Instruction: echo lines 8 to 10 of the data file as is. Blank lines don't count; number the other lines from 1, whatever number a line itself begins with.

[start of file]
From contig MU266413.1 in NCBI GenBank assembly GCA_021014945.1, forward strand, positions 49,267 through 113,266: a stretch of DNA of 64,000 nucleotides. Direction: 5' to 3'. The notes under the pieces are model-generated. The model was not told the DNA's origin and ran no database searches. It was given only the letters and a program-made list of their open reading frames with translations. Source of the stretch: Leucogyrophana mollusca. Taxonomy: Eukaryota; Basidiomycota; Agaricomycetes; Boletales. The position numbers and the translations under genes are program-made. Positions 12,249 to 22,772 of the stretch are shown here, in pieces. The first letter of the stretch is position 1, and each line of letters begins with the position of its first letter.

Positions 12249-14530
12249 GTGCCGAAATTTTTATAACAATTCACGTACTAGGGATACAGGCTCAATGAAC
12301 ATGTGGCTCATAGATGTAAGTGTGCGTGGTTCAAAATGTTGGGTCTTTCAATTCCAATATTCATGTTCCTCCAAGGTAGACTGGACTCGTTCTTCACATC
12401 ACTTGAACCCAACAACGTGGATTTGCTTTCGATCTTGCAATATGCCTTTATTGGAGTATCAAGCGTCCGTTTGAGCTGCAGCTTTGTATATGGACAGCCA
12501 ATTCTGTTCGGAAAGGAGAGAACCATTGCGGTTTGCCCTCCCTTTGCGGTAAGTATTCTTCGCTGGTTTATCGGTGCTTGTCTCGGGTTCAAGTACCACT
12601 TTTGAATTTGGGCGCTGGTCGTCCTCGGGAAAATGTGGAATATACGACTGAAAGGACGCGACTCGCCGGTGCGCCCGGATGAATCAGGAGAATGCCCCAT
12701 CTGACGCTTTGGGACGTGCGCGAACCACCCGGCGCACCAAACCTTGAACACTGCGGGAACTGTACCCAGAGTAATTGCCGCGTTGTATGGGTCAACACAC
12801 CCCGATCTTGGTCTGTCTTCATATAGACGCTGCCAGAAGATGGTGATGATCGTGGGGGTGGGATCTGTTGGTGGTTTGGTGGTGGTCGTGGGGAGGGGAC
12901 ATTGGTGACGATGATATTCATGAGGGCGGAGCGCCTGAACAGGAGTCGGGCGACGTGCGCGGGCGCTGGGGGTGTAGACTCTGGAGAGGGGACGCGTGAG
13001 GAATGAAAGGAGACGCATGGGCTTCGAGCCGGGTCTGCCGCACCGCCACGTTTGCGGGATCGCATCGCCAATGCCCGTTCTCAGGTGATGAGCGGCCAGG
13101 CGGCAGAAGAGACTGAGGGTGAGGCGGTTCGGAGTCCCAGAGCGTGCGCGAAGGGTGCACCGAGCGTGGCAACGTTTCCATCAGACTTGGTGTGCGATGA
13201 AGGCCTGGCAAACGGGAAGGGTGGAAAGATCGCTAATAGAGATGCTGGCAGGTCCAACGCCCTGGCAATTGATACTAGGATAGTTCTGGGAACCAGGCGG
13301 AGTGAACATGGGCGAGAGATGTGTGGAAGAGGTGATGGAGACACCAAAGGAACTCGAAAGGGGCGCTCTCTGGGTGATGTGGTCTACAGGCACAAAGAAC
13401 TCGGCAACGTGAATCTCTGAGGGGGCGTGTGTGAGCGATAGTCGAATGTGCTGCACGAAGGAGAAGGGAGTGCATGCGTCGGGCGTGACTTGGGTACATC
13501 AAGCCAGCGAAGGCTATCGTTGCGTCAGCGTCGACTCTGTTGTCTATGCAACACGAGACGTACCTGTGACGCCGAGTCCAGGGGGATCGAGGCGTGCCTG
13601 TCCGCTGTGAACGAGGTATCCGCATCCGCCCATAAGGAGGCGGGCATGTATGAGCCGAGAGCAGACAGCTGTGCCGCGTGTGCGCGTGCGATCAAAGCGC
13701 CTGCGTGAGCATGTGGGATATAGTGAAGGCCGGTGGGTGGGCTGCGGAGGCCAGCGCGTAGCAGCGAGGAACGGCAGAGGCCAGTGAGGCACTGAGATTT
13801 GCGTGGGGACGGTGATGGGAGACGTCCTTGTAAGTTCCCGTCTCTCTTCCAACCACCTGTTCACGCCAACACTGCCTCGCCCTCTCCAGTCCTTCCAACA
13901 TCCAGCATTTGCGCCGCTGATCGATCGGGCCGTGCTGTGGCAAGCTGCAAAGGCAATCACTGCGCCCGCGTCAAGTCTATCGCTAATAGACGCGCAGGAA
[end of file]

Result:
12701 CTGACGCTTTGGGACGTGCGCGAACCACCCGGCGCACCAAACCTTGAACACTGCGGGAACTGTACCCAGAGTAATTGCCGCGTTGTATGGGTCAACACAC
12801 CCCGATCTTGGTCTGTCTTCATATAGACGCTGCCAGAAGATGGTGATGATCGTGGGGGTGGGATCTGTTGGTGGTTTGGTGGTGGTCGTGGGGAGGGGAC
12901 ATTGGTGACGATGATATTCATGAGGGCGGAGCGCCTGAACAGGAGTCGGGCGACGTGCGCGGGCGCTGGGGGTGTAGACTCTGGAGAGGGGACGCGTGAG